I found Starters to be a very imaginative and well-written example of the sci-fi genre. As a young adult book, it is one of the best I have encountered. The dystopian US was both realistic and frightening - frightening mostly because it was so realistic. The premise was very plausible, and the explanations used in the world-building were very strong. As with other YA dystopians, I did not found myself asking, "How could this happen?" The characters in Starterss were the meat and bones of the novel and played their parts well in the progression of the story. Callie was a sympathetic character, and I was rooting for her to be successful from the first sentence. The secondary characters win the prize for the book because they were all such beautiful shades of gray. I was guessing who the "bad guys" were and never had it correctly figured out.
The one problem that I had with Starters was the pacing. While most of the story flowed along nicely, there were several parts that felt a bit rushed. Some scenes had things fall into place too easily, and I would have liked to know more of the motives driving a few of the characters. Overall, however, the novel was a fantastic debut. The story sucked me in and held me until the very end. It is a brilliant addition to the young adult subset of the science fiction genre (or vice versa). I cannot wait for Enders and future projects from Lissa Price.
To satisfy FTC guidelines, I am disclosing that I received this book for free from the publisher in exchange for an honest review. It has in no way affected the outcome.(less)
Breathe is a young adult dystopian novel by Sarah Crossan that is set in a future where oxygen, as well as the domes that saved humanity, are all owned by a corporation called Breathe. Trees are gone and the oceans have died, leaving an environment outside of the "pods" that only has oxygen levels of about six percent. The interactions and relationships between three teenagers in this bleak future are the focus of the novel: Alina, the rebel; Bea, the auxiliary; and Quinn, the Premium. Each chapter is based on one of their points of view.
The Writing of Breathe had a smooth flow to it, and I could have easily finished this novel in one sitting had I the time. Even though it was told from each of the main characters' points of view, it was never difficult to follow or understand. There were no confusing themes (conserve nature and social disparity are simple enough) or plot points, and it was basically a novel about three young people learning about themselves, each other, and the world in which they lived. There was a bit of a love triangle, but I hesitate to call it that because I never for a moment thought it would go a way other than what it did. The characters did not change too much over the course of the book, except that Bea became slightly annoying. (I loved her in the beginning.) Yes, their relationships changed, but I can't say that any of the three really grew in my opinion. So to wrap up the writing, Breathe did not have too much in the way of plot twists or character development, but it was still an enjoyable read. 3/5 Stars
Despite the fact that I felt a sense of déjà vu throughout most of the novel, the World-Weaving was solid. The idea of humanity surviving the apocalypse under a dome has been done many times before, but Crossan made this story her own. In Breathe, she created an Earth that has an atmospheric oxygen level of about six percent. The reason for this is presented in a way that is plausible enough, as well as the corporation who rose to meet the needs of humanity - Breathe. The way life in the pod/dome/whatever is structured based on wealth lends even more to the feasibility of this futuristic society. However, I could not help but keep thinking of Pure by Julianna Baggott the entire time I was reading it. They are not entirely the same premise-wise, but I just kept hoping that maybe Breathe would be as successful with the world outside of the dome. It did not fail, but I expected more of the novel. 3.5/5 Stars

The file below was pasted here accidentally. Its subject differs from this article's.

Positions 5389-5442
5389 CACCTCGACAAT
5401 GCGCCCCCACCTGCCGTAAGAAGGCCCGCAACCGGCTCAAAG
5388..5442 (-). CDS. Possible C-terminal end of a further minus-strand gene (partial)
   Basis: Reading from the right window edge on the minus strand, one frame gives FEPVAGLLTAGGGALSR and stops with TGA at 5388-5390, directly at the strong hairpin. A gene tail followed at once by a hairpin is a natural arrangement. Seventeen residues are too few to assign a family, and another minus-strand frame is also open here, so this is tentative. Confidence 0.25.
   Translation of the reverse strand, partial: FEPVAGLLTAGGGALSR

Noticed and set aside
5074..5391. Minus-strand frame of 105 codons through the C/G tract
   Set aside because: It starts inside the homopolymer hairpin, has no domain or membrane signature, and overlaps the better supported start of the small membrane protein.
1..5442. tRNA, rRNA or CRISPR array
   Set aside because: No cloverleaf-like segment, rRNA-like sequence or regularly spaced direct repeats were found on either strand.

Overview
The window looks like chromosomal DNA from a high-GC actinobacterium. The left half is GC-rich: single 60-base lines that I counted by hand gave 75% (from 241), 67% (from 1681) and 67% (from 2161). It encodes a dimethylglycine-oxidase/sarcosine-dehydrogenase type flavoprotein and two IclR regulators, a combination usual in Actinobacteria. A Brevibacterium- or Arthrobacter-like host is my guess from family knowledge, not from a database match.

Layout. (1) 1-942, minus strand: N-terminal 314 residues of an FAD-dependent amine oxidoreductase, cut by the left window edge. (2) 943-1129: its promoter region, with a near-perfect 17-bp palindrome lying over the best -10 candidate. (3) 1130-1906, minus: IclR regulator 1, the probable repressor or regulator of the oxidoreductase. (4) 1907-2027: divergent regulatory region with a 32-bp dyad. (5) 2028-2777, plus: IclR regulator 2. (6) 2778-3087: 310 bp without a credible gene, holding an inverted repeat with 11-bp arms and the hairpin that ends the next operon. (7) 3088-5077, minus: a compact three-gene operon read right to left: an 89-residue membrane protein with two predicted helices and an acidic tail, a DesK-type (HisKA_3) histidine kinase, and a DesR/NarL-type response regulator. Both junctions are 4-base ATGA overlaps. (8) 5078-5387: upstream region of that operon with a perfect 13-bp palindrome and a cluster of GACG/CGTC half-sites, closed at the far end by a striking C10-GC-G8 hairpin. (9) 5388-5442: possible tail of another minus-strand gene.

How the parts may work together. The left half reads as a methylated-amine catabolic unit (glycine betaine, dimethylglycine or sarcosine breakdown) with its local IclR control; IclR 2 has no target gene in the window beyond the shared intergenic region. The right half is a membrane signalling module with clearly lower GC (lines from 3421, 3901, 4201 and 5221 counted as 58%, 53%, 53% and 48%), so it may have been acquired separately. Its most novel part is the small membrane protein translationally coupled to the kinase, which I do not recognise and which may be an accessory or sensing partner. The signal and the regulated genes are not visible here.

I could sing glorious ballads about the Pacing of Breathe if I was a singer of glorious ballads. The story never dragged, and I zipped right through the novel. Sometimes journey novels are prone to hang-ups, but this one never did. Was it because of the alternating POV? Maybe, but I'm not complaining. I will happily thrust this into the hands of reluctant readers and people just starting to cross over into YA. 4.5/5 Stars
I won't deny that there was a lot of Extra Magic in Breathe. I was immediately sucked into the book and never lost interest in it, despite mentally comparing it to other books that I have read. Sure, there have been others that have been done better and some worse. (It also reminded me of Divergent by Veronica Roth, and I liked Breathe LOADS better!) All of the characters were enjoyable to read, and Bea was my favorite up until the climax of the story. Quinn is a believable love interest that I do not have to worry about beating his girlfriend, and Alina is a broken lady rebel who still manages to be relatable. (They just don't change much.) So what exactly is that Extra Magic? *shrugs* It doesn't matter. I just liked the book. 4/5 Stars
To satisfy FTC guidelines, I am disclosing that I received a digital copy of the book from the publisher in exchange for an honest review. The outcome of the review has not been affected by this. All opinions expressed are rambling, honest, and completely my own.(less)